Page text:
20 September 2006

Fat Gets A Makeover

by Kate Melville

Body fat doesn't just, er, make you fat. It also acts as a repository for all sorts of potentially nasty substances; like PCBs and other environmental pollutants. That's why rapidly shedding those extra pounds isn't always a good idea, as a whole slew of chemicals can be released back into the body, potentially overwhelming the body's ability to deal with them.

While fat does a good job of sequestering away junk from the environment, it appears that it may do even more important work in keeping the body's own chemical cocktail in balance. Researchers at the University of California, Irvine (UCI), have found that fat droplets - tiny balls of fat that exist in most cells - appear to regulate excess proteins in the body. Excess and misshapen proteins are the culprits in Mad Cow Disease and are believed to be behind a number of other diseases.

The new study, published in Current Biology, found that the fat keeps extra proteins out of the way until they are needed, so that they don't cause harm within the cell. "We were surprised to find that these droplets appear to be a mechanism for cleaning up excess proteins before they cause trouble," said UCI biologist Steven Gross. "Obviously, everything in the body should be balanced. There is no doubt that huge amounts of fat tax your system in a lot of ways. But there now appears to be growing evidence that fat is also important for keeping us healthy."

Gross and his team used fruit flies in their experiments because of strong similarities between the fat droplets in the flies and in mammals. Using mass spectrometry to examine the droplets, they were surprised to find histones (a protein that is used by the cell to fold DNA within the nucleus) present. Even though histones appear to serve no purpose outside the nucleus, the scientists found that 50 percent of all the histones present in the cell were in the fat droplets. Intriguingly, the amount of histones in the droplets dropped as the embryo moved from early development to later stages, indicating that the histones moved from the droplets to the nucleus as they were needed. The researchers speculate that the fat droplets act as a "warehouse" where the proteins are stored until needed by the nucleus of the cell.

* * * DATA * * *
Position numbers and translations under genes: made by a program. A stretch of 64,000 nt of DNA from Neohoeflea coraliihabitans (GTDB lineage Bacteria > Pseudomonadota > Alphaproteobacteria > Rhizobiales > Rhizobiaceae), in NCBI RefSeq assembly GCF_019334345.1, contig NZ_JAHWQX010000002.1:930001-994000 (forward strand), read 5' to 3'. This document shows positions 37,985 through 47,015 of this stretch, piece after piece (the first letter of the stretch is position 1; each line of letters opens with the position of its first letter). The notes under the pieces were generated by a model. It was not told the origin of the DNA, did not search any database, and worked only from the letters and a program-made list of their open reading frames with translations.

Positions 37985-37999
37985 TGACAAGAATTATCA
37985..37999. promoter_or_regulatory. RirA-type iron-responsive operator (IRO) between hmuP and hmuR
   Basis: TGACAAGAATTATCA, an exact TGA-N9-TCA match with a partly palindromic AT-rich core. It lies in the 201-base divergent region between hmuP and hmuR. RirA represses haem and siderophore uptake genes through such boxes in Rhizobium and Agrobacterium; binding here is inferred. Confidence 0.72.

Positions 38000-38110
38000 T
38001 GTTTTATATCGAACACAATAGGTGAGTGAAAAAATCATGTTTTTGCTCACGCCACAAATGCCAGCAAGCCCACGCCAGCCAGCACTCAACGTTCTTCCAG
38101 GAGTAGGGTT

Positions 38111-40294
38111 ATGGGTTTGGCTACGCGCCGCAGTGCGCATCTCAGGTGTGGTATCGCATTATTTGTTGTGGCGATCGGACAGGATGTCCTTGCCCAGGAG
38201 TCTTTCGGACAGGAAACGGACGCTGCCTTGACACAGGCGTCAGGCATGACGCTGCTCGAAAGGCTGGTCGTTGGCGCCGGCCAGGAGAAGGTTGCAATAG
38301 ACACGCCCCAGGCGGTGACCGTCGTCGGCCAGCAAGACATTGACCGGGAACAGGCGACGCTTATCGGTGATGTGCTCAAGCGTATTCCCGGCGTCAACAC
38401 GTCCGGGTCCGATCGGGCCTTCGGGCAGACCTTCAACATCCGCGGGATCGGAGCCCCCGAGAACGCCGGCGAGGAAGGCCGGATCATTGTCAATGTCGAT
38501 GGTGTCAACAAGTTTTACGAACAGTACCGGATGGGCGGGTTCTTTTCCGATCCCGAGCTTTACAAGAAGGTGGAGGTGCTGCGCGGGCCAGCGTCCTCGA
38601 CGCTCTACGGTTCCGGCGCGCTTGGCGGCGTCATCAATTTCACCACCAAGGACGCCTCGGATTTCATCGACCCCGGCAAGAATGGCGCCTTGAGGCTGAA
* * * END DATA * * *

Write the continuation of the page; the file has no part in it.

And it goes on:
Gross hypothesizes that the fat droplets serve this purpose not just for histones, but for other excess proteins as well. "In prion diseases, such as Mad Cow Disease, for example, proteins in the brain are misshapen," Gross explained. "They become abnormal, clump together and accumulate on brain tissue. Although we have no evidence yet that fat droplets could help with this, prion diseases are one area in which we can explore further to see if these droplets are helping keep excess bothersome proteins out of the way."

Source: University of California, Irvine